549 Booster vaccination of a HER2 helper T-cell vaccine increased HER2 immunity in metastatic HER2 positive breast cancer.

Document Type


Publication Date


Publication Title

Journal for ImmunoTherapy of Cancer


oregon; chiles


Background NCT00194714 vaccinated women with HER2+ metastatic breast cancer after first line therapy with a 3 epitope HER2 T-cell helper peptide vaccine. Patients received six vaccines with concurrent trastuzumab with median progression free survival of 17.7 months at 3 years and median overall survival of 86% at 4 years. Ten years later, 10 of the 22 patients were still living. We therefore determined whether HER2 immunity persisted and whether adding two booster vaccinations could boost that HER2-specific immunity.

Methods Ten eligible patients were contacted about the vaccine booster and four participated. All four patients received the six vaccine series between 2004 and 2006 and the booster vaccine series between 2017 and 2018. Patients received two booster vaccinations of the HER2 T-cell helper tri-peptide vaccine 6 months apart. Peripheral blood was collected prior to booster, 48 hours after each booster, and six months after the second booster to evaluate HER2 immunity by IFN-g ELISPOT. Pre-existing immunity was defined as mean antigen specific spots per well significantly higher than mean no antigen wells.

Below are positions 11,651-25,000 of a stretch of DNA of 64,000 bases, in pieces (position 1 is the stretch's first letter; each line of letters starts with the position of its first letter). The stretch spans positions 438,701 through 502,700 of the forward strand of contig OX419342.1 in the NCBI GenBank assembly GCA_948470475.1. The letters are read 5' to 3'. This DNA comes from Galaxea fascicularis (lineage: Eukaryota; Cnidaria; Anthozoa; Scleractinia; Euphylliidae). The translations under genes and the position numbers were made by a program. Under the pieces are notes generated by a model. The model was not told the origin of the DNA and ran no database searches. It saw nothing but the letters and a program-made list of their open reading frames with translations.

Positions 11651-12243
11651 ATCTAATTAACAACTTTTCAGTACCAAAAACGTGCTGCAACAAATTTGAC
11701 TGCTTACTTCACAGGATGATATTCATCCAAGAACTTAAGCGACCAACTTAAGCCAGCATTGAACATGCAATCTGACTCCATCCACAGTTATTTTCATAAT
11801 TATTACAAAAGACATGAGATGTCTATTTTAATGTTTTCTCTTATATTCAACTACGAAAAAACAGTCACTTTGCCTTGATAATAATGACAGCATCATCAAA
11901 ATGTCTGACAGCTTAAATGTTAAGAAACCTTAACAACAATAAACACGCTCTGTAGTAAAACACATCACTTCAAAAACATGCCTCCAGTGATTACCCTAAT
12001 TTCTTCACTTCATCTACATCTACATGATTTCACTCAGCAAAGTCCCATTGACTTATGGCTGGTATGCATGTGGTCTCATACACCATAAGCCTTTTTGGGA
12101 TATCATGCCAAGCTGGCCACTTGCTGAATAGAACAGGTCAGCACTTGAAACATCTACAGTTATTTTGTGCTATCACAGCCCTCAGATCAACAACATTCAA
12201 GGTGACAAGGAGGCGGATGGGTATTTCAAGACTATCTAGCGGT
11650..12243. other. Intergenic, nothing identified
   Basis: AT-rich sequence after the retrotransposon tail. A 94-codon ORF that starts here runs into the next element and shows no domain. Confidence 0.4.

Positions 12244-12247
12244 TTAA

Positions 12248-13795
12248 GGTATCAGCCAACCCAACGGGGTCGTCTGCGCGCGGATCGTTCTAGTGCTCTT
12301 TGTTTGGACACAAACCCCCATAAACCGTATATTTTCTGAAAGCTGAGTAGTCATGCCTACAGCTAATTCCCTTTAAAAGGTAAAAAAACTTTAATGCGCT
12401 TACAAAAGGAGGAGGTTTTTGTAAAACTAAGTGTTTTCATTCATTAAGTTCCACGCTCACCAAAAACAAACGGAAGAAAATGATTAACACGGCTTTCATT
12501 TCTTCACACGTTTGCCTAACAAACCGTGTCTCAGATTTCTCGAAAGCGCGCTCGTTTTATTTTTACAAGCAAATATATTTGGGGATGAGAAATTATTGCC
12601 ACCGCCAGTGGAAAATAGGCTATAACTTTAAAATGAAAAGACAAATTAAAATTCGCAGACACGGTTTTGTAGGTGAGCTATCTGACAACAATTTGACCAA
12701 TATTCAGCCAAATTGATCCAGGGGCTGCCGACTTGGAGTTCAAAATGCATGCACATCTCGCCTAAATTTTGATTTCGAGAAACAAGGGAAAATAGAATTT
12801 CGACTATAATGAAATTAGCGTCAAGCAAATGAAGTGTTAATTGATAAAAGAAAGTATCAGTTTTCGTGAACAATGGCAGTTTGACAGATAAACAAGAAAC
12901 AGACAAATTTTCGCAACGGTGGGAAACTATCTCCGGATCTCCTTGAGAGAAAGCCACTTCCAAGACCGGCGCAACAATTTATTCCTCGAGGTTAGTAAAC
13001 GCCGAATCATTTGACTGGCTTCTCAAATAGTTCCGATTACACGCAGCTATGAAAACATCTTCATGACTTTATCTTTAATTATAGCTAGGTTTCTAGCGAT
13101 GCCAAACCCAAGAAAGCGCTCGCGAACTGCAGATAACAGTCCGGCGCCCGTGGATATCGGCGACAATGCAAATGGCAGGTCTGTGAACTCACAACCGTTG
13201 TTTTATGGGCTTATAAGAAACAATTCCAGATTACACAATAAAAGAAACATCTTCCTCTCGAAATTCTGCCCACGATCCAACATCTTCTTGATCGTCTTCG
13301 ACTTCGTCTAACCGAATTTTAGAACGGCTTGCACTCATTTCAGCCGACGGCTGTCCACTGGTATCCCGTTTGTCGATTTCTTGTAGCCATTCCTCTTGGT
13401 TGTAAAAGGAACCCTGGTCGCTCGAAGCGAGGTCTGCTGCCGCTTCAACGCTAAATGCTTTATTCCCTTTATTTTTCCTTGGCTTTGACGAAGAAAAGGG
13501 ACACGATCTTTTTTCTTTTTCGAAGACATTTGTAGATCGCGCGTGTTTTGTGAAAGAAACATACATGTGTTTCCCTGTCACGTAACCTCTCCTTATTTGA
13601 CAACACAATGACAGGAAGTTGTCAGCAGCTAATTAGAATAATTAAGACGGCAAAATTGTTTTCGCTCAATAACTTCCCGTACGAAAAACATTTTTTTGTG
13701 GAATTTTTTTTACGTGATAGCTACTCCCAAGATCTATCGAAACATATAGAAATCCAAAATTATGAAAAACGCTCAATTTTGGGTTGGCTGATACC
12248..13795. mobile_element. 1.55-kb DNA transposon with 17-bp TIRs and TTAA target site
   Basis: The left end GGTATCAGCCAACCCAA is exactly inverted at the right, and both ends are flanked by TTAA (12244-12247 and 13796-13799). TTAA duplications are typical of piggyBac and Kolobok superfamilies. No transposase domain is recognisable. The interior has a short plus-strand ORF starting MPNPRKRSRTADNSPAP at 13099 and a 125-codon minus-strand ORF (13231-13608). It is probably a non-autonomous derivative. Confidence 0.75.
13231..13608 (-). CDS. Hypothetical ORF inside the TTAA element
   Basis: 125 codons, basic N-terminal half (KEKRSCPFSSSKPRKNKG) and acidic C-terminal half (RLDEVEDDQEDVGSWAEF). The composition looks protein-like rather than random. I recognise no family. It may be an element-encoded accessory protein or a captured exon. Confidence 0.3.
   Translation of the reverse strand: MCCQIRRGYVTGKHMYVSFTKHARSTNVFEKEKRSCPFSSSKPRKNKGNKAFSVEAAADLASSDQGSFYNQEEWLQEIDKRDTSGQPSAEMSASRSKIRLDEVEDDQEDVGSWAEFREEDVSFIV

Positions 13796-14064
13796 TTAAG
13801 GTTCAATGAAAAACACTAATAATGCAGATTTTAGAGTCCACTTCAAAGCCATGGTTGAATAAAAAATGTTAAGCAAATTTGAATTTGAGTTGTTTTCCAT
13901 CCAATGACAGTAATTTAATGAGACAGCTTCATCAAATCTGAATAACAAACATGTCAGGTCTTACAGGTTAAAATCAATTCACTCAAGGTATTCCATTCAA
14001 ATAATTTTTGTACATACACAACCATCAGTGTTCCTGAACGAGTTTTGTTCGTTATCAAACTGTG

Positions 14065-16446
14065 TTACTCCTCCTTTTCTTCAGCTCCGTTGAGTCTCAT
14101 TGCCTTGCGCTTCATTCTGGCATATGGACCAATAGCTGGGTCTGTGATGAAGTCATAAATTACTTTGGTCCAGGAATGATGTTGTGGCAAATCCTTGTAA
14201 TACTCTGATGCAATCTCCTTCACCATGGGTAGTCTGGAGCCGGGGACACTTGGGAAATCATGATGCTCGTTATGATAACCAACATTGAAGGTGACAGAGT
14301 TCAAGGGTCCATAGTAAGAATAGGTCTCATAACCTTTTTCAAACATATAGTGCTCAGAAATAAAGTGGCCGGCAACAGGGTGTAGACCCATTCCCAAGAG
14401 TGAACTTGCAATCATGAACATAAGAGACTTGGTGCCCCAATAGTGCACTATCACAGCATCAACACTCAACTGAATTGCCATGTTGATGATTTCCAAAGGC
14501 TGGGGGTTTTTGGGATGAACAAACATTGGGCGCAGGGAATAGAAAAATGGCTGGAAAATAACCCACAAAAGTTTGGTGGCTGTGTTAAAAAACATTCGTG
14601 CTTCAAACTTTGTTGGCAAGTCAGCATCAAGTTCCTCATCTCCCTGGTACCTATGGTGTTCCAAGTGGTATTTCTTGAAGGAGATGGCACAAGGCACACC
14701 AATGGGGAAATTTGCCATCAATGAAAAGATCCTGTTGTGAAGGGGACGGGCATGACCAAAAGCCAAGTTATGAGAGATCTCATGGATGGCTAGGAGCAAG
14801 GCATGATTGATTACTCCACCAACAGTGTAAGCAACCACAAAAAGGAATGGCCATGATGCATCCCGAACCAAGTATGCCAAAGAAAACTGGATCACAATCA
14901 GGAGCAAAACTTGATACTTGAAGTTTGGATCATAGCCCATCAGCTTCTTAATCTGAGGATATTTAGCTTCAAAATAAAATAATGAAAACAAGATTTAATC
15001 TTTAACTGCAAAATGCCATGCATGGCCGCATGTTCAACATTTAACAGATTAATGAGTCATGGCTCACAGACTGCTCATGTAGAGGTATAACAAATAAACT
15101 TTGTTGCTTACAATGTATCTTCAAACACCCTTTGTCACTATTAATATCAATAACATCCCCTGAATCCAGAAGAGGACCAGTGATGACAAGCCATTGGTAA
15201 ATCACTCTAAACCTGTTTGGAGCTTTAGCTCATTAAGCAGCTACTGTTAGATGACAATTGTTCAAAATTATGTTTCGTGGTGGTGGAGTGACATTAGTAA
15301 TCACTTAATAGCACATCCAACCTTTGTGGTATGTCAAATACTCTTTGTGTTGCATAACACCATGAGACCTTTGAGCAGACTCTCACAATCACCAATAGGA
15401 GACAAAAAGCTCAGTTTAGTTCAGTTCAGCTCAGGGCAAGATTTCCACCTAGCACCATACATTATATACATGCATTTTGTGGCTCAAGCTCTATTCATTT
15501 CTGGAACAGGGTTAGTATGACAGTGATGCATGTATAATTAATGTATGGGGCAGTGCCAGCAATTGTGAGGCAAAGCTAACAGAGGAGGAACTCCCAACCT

Results At the time of enrollment, two of the patients had progressive disease and two had no evidence of disease. The boosters were well tolerated with 28 AEs, 39% (11/28) related to the booster vaccines. The majority of AEs were grade 1 including injection site reactions in all four patients and flu like syndromes. The grade 2 toxicities included hypotension and dizziness after the vaccine. Prior to the booster vaccinations, two of the patients had pre-existing immunity to the 3 epitopes included in the vaccine and all four patients had pre-existing immunity to HER2 intracelluar (ICD) and extracellular (ECD) peptide pools. After the boosters, all four patients had increased IFN-g T cell responses to the three pooled epitopes included in the vaccine with average precursor frequency prior to vaccination of 1:133,333 (range 0 to 61,539) increasing to 1:9381 after vaccination (range 1:53,333 to 1:4878, p=0.05). All four patients had augmented IFN-g immunity to the HER2 ICD peptide pool from baseline 1:2875 (range 1:400,000 to 1:1043) to 1:1851 (range 1:12,698 to 1:957, p=0.01). There was no significant augmentation in immunity to the HER2 ECD peptide pool from baseline (p=0.31).

Conclusions Patients receiving HER2 booster vaccines a decade after the initial vaccine series had augmented immune response to the immunizing epitopes and the HER2 ICD. Future studies will determine if boosters can improve long term disease control with vaccines.

Trial Registration Trial registration number NCT00194714

Ethics Approval This study had ethics approval from the Fred Hutchinson Institutional Review Board and all participants gave informed consent before taking part.

Consent No sensitive or identifiable information were used in this abstract.

Clinical Institute

Women & Children

Clinical Institute





Earle A. Chiles Research Institute